MARIA SHARAPOVA: Confidence is a huge part of any sport, I feel like. You can get it by winning matches. That helps. But I would say I've certainly had my ups and downs from the injury.
Since I came back there are times where you feel more confident, but you come out and you don't perform so well. I don't take confidence really seriously because I think you can get a little bit ahead of yourself.
I always think if you think everything is great and you're feeling good, then you should be extremely worried. That's the way I think about it.
Q. In what ways does your game get better now moving from clay to the grass maybe because even of having the success you had in Rome and Paris?
MARIA SHARAPOVA: Yeah, it's certainly an adjustment. The first two days you're like, Wait, I can't really slide that much. So you have to take a few more steps. I'm like, That's kind of unfortunate. I kind of got used to it.
But the first few days are always so much fun. It's such a different balance, a fast game. I feel like coming from the clay you learn so much about the point and the development of the rally.
You get on grass, and obviously, I mean, on a fast grass court, you're not playing more than five ball rallies. If you are, probably doing something wrong.
I enjoy it. I really do. You have to stay a little lower. The bounce is much lower. Return and serve are extremely important.
Q. Any special message or compliment that you got after winning France?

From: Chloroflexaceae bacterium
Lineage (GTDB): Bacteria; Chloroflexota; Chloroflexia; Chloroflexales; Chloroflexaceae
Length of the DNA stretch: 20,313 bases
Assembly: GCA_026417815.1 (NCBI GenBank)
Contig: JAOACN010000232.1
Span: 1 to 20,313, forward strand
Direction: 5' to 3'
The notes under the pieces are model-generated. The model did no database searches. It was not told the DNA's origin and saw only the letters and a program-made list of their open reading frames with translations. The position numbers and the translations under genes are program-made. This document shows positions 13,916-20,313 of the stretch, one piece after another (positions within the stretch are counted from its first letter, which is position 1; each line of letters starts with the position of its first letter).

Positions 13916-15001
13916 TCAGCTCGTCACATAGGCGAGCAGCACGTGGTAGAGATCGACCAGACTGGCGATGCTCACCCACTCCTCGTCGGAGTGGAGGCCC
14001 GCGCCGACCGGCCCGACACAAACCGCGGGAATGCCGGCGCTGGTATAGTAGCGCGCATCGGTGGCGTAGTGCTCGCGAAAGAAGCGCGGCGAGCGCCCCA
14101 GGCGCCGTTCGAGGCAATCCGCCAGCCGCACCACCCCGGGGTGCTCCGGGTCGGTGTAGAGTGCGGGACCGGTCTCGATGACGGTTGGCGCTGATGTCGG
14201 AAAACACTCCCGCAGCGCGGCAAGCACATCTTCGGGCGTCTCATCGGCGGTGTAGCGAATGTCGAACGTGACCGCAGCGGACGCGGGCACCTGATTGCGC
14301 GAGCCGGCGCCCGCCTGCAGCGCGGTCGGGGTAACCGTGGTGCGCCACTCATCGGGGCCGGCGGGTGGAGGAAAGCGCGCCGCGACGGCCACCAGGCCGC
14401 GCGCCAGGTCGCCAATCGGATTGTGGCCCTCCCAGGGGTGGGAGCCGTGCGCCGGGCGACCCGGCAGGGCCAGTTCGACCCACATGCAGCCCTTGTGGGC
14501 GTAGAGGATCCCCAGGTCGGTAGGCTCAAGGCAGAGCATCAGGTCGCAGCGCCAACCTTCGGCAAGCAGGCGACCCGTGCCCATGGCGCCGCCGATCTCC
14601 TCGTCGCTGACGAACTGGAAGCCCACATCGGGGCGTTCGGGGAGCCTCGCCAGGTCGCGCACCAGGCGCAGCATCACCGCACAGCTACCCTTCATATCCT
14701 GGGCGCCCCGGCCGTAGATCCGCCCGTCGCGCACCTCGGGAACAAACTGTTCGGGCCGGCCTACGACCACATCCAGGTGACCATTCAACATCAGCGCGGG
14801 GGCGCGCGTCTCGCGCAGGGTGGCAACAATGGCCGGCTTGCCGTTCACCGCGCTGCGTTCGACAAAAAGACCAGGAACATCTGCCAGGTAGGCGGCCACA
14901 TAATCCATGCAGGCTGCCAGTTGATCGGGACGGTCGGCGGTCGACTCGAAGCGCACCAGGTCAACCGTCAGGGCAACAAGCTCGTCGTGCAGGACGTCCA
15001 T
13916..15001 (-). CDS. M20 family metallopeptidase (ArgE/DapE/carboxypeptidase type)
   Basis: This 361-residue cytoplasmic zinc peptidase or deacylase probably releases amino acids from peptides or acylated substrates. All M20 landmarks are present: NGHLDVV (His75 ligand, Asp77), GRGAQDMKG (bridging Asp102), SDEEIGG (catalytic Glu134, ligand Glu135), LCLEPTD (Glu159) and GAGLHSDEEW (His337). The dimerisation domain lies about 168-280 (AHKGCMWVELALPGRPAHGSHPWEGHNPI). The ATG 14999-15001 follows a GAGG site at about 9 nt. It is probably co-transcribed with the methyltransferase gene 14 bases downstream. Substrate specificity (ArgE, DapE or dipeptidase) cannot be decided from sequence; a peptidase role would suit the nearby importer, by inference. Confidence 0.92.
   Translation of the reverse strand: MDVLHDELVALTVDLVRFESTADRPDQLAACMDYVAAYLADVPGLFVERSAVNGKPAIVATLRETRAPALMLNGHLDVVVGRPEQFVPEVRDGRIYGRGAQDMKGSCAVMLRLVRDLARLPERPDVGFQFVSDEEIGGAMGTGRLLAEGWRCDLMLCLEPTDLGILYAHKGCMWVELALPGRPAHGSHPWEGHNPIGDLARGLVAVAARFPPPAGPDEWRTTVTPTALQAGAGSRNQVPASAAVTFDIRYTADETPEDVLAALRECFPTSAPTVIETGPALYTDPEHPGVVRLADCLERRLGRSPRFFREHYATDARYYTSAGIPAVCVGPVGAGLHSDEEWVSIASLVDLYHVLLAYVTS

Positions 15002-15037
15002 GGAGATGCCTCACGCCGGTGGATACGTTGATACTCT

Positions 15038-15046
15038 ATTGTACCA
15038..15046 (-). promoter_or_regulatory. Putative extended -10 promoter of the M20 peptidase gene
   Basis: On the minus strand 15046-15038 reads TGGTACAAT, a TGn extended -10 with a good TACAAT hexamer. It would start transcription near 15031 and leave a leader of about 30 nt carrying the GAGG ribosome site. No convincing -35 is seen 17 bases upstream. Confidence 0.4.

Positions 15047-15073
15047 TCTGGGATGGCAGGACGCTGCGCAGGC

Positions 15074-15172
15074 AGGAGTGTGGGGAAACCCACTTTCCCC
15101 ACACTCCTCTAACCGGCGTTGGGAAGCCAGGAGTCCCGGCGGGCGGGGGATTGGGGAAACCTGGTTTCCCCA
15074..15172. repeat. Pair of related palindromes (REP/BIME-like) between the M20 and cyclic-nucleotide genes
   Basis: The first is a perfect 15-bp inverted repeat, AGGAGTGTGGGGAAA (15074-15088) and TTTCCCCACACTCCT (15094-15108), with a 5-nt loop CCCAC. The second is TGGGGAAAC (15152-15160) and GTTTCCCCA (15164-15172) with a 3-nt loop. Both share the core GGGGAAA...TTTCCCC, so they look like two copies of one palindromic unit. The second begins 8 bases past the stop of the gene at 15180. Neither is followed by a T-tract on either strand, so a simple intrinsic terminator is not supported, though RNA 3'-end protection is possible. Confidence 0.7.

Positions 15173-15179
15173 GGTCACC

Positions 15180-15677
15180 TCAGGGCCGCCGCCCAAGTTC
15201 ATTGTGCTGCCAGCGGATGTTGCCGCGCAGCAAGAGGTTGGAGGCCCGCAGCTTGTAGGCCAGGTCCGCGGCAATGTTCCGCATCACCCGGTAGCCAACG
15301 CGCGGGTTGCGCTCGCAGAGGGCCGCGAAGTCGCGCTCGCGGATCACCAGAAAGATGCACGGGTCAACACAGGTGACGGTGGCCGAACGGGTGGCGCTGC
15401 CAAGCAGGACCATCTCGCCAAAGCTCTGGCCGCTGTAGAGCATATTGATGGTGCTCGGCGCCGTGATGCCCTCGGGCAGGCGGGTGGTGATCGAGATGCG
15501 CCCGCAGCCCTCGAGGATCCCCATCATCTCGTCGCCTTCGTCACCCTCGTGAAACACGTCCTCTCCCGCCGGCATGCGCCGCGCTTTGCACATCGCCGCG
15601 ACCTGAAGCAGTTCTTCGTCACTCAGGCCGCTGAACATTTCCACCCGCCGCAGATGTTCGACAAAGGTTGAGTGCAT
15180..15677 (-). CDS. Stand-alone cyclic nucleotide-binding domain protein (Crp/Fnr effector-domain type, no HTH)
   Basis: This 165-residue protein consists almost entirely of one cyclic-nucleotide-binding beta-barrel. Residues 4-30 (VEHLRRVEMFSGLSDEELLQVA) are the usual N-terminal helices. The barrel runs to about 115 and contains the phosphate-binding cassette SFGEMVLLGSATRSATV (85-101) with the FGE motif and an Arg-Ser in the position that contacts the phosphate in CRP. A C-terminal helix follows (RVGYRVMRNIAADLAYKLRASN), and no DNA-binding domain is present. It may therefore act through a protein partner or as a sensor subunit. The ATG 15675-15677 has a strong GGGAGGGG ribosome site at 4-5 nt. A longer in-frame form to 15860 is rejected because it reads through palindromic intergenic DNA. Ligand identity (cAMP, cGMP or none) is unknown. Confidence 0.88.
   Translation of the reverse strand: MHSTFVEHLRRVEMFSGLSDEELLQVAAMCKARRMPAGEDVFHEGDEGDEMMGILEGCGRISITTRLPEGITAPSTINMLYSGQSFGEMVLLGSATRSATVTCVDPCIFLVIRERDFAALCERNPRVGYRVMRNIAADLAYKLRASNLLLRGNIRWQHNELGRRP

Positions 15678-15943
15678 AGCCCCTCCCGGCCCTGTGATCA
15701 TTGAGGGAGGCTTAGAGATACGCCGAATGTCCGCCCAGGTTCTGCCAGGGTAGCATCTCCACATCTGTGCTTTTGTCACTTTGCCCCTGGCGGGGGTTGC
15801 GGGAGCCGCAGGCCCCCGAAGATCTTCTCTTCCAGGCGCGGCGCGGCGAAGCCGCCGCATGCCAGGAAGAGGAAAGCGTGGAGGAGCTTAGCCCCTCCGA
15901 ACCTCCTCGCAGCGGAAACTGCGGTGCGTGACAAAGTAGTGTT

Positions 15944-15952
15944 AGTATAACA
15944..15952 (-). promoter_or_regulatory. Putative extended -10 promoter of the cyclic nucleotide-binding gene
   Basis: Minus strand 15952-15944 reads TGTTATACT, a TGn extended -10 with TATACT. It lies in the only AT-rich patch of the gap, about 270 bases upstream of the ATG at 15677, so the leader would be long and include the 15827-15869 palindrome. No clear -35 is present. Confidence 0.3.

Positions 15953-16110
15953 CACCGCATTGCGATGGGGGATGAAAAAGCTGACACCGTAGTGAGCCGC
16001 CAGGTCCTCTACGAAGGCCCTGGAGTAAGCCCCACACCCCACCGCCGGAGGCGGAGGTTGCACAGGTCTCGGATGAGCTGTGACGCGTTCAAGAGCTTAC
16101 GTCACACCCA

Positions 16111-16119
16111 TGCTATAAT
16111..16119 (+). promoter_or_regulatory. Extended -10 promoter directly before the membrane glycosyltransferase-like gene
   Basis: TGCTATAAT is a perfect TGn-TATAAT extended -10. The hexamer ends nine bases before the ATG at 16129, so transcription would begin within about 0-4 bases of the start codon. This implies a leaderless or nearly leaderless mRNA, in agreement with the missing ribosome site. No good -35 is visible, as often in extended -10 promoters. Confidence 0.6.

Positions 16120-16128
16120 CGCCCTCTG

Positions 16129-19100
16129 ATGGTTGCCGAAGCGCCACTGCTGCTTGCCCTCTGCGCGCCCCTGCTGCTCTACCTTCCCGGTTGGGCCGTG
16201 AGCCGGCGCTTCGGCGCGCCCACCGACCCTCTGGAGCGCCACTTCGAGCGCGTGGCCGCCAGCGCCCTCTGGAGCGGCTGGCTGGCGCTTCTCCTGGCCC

MARIA SHARAPOVA: I got many incredible messages. Usually it's, Congratulations. They're much more open actually than the ones I had won previously, which was really nice to hear.
But I think I'll keep it to myself on who those are from.
Q. If you weren't to win the title this year, would you like to see Kim Clijsters win it in her final Wimbledon?
MARIA SHARAPOVA: Well, it's tough to put myself out of the equation just like that with your words. I'm sorry (laughter).
Look, I've always admired Kim. I think she's one of the best professionals we've had on tour. Certainly she's had a lot of injuries where she's been able to come back from and do so well. She's been such a great example of coming back, even having a kid, devoting herself to the sport.
It's not an easy task to just getting back on the horse and performing as well as she has. To see her succeed is always a nice feeling for me.
Q. So what would it mean if you were to be successful here at Wimbledon?
MARIA SHARAPOVA: I don't know if words can really describe the feeling of winning a Grand Slam. I think everybody knows the meaning of this tournament for me, ever since I was a young girl, how special it was. To be part of its history for the rest of my career and life means a lot.
I certainly hope I can achieve the success I had many years ago here.